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AU - Kawakita, Tetsuya

AU - Espana, Edgar M.

AU - He, Hua

AU - Yeh, Lung Kun

AU - Liu, Chia Yang

AU - Tseng, Scheffer C G

PY - 2004/10

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N2 - PURPOSE. To develop a reproducible method for expanding mouse corneal-limbal epithelial cells and determine the role of extracellular Ca 2+ concentration and serum in modulating their growth and differentiation. METHODS. Intact and viable corneal epithelial sheets were isolated from CD-1 albino mouse eyeballs by incubating for 18 hours at 4°C in 15 mg/mL dispase II with sorbitol in defined keratinocyte serum-free medium (KSFM) or supplementary hormonal epithelial medium (SHEM). These sheets were trypsinized into single cells and cultured on plastic in KSFM or SHEM. Cultures in KSFM were further manipulated by increasing Ca2+ concentration to 0.9 mM, with or without 5% FBS. Epithelial growth was compared in KSFM/KSFM (digestion medium/culture medium) and SHEM/SHEM by continuous passaging at a 1:3 split and by crystal violet staining of confluent dishes. Epithelial differentiation was assessed by immunostaining and/or immunoblotting to ZO-1, cytokeratin K12 (K12), connexin 43 (Cx43), cytokeratin K10 (K10), and involucrin. RESULTS. Intact and viable corneal-limbal epithelial sheets were consistently isolated from more than 200 mouse eyes. Gradual increases in cell sizes and expression of ZO-1, K12, and Cx43 were noted from KSFM/KSFM to SHEM/KSFM, KSFM/SHEM, and SHEM/SHEM at passage 0. Epithelial growth ended at passage 1 in SHEM/SHEM but continued until passage 3 in KSFM/KSFM. Immunoblot analysis revealed that K12 expression was the highest in SHEM/SHEM, decreased from passages 0 to 1, and disappeared in passage 2 in KSFM/KSFM, with complete replacement of K10 and increasing expression of involucrin. Appearance of K10 was facilitated by 0.9 mM Ca2+ but suppressed by 5% FBS in KSFM at passage 0. CONCLUSIONS. Mouse corneal-limbal epithelial sheets can be used for initiating primary cultures, and their differentiation is promoted, whereas growth is suppressed, by a high Ca2+ concentration, even during enzymatic digestion. In serum-free medium, abnormal epidermal-like differentiation is promoted by increasing Ca2+ concentrations but prevented by serum. These results provide the ability to devise a medium to promote growth while maintaining normal differentiation.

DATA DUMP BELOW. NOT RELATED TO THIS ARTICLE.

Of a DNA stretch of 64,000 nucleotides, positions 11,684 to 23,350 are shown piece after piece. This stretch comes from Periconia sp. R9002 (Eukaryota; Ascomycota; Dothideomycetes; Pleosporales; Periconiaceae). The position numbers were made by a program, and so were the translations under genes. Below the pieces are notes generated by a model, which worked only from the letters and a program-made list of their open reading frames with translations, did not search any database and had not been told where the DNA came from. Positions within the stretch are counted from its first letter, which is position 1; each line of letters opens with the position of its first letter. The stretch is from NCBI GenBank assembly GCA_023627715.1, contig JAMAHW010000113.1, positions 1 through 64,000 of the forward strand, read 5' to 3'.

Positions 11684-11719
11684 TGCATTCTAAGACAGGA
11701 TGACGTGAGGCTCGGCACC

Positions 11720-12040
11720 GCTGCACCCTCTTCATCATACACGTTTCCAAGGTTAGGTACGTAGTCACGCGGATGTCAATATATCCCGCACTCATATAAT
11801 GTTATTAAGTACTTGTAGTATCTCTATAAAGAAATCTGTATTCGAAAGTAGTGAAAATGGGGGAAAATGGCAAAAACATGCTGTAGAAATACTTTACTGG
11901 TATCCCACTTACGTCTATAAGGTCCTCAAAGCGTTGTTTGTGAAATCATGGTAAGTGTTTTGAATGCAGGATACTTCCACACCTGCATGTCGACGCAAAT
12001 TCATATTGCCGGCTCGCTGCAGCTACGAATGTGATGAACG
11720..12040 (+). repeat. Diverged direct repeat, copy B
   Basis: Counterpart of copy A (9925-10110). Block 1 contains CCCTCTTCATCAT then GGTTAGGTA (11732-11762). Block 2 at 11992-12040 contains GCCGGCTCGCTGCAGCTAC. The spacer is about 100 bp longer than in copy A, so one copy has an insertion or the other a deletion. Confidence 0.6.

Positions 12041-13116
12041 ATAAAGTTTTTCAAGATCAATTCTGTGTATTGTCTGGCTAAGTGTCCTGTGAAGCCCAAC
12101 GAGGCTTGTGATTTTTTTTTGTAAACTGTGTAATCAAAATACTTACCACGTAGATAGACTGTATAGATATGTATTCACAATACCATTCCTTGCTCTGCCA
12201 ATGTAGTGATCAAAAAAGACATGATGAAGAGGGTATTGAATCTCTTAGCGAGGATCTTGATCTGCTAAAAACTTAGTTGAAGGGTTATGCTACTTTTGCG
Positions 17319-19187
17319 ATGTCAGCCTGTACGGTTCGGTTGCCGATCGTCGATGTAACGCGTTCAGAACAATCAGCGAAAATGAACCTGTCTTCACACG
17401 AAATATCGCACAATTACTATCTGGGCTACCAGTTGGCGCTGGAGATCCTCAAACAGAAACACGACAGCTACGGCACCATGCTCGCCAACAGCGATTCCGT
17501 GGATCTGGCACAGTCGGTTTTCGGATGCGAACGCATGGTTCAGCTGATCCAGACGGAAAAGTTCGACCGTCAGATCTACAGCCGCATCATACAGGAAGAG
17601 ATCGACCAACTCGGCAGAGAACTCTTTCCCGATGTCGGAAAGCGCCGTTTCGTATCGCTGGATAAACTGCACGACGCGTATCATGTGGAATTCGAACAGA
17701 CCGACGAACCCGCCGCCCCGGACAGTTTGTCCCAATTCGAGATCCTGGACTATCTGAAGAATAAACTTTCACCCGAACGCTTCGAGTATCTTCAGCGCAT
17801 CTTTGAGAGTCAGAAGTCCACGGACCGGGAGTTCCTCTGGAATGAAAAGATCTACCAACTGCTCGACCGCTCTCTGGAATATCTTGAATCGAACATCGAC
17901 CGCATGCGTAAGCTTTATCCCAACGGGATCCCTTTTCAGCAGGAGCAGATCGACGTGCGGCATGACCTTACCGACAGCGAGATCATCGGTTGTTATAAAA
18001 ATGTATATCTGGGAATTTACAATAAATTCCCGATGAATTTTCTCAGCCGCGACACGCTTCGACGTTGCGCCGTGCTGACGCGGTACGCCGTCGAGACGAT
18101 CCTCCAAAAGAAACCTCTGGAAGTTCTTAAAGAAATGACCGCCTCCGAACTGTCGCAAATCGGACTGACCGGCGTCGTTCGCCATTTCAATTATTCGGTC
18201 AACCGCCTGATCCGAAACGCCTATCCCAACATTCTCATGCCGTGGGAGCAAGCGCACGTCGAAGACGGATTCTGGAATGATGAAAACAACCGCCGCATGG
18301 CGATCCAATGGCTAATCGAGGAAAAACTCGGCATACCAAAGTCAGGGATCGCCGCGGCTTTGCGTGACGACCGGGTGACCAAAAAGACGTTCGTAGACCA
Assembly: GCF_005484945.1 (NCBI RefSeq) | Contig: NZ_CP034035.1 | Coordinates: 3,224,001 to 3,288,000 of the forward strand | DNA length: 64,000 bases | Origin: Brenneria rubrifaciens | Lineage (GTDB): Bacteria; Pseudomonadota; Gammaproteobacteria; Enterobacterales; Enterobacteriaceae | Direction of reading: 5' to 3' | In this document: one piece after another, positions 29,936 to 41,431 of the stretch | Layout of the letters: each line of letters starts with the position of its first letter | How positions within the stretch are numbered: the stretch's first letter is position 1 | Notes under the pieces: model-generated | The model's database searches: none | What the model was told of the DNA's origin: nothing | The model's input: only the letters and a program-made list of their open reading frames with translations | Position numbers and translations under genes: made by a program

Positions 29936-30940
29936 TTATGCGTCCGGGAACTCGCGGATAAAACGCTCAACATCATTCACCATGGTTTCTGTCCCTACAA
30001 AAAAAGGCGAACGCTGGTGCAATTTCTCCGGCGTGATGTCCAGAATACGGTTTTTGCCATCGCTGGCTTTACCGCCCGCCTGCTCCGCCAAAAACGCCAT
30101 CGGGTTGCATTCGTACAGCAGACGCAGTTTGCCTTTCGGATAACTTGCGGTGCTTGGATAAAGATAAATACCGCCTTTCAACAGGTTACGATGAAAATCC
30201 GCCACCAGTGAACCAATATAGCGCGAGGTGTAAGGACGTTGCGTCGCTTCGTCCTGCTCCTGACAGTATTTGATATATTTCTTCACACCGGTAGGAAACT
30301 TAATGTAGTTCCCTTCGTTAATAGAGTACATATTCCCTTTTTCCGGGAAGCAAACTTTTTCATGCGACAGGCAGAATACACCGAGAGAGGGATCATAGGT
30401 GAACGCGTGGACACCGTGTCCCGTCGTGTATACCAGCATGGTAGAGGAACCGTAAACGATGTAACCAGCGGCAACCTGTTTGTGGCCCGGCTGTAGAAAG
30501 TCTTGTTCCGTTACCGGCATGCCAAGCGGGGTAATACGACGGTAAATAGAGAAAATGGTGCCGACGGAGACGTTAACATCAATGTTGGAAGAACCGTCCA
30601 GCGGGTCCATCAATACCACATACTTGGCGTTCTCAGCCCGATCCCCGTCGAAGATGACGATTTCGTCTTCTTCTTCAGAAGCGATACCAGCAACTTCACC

AB - PURPOSE. To develop a reproducible method for expanding mouse corneal-limbal epithelial cells and determine the role of extracellular Ca 2+ concentration and serum in modulating their growth and differentiation. METHODS. Intact and viable corneal epithelial sheets were isolated from CD-1 albino mouse eyeballs by incubating for 18 hours at 4°C in 15 mg/mL dispase II with sorbitol in defined keratinocyte serum-free medium (KSFM) or supplementary hormonal epithelial medium (SHEM). These sheets were trypsinized into single cells and cultured on plastic in KSFM or SHEM. Cultures in KSFM were further manipulated by increasing Ca2+ concentration to 0.9 mM, with or without 5% FBS. Epithelial growth was compared in KSFM/KSFM (digestion medium/culture medium) and SHEM/SHEM by continuous passaging at a 1:3 split and by crystal violet staining of confluent dishes. Epithelial differentiation was assessed by immunostaining and/or immunoblotting to ZO-1, cytokeratin K12 (K12), connexin 43 (Cx43), cytokeratin K10 (K10), and involucrin. RESULTS. Intact and viable corneal-limbal epithelial sheets were consistently isolated from more than 200 mouse eyes. Gradual increases in cell sizes and expression of ZO-1, K12, and Cx43 were noted from KSFM/KSFM to SHEM/KSFM, KSFM/SHEM, and SHEM/SHEM at passage 0. Epithelial growth ended at passage 1 in SHEM/SHEM but continued until passage 3 in KSFM/KSFM. Immunoblot analysis revealed that K12 expression was the highest in SHEM/SHEM, decreased from passages 0 to 1, and disappeared in passage 2 in KSFM/KSFM, with complete replacement of K10 and increasing expression of involucrin. Appearance of K10 was facilitated by 0.9 mM Ca2+ but suppressed by 5% FBS in KSFM at passage 0. CONCLUSIONS. Mouse corneal-limbal epithelial sheets can be used for initiating primary cultures, and their differentiation is promoted, whereas growth is suppressed, by a high Ca2+ concentration, even during enzymatic digestion. In serum-free medium, abnormal epidermal-like differentiation is promoted by increasing Ca2+ concentrations but prevented by serum. These results provide the ability to devise a medium to promote growth while maintaining normal differentiation.